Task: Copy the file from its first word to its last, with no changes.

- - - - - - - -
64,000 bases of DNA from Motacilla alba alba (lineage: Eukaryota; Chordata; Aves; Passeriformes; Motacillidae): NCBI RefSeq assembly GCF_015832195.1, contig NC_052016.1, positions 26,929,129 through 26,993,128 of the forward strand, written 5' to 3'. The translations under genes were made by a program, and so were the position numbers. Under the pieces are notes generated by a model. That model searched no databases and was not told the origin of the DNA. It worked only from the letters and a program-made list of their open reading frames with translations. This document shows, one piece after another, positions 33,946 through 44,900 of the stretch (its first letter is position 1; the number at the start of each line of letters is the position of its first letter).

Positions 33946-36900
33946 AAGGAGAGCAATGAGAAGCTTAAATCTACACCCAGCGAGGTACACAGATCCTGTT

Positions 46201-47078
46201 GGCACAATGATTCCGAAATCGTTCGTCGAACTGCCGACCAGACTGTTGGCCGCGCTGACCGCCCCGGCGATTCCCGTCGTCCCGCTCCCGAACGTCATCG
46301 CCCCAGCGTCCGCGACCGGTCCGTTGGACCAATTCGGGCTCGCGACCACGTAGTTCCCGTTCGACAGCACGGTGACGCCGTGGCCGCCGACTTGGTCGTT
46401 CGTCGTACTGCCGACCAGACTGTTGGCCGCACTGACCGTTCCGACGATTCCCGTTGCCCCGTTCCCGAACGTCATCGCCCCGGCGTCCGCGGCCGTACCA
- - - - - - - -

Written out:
64,000 bases of DNA from Motacilla alba alba (lineage: Eukaryota; Chordata; Aves; Passeriformes; Motacillidae): NCBI RefSeq assembly GCF_015832195.1, contig NC_052016.1, positions 26,929,129 through 26,993,128 of the forward strand, written 5' to 3'. The translations under genes were made by a program, and so were the position numbers. Under the pieces are notes generated by a model. That model searched no databases and was not told the origin of the DNA. It worked only from the letters and a program-made list of their open reading frames with translations. This document shows, one piece after another, positions 33,946 through 44,900 of the stretch (its first letter is position 1; the number at the start of each line of letters is the position of its first letter).

Positions 33946-36900
33946 AAGGAGAGCAATGAGAAGCTTAAATCTACACCCAGCGAGGTACACAGATCCTGTT

Positions 46201-47078
46201 GGCACAATGATTCCGAAATCGTTCGTCGAACTGCCGACCAGACTGTTGGCCGCGCTGACCGCCCCGGCGATTCCCGTCGTCCCGCTCCCGAACGTCATCG
46301 CCCCAGCGTCCGCGACCGGTCCGTTGGACCAATTCGGGCTCGCGACCACGTAGTTCCCGTTCGACAGCACGGTGACGCCGTGGCCGCCGACTTGGTCGTT
46401 CGTCGTACTGCCGACCAGACTGTTGGCCGCACTGACCGTTCCGACGATTCCCGTTGCCCCGTTCCCGAACGTCATCGCCCCGGCGTCCGCGGCCGTACCA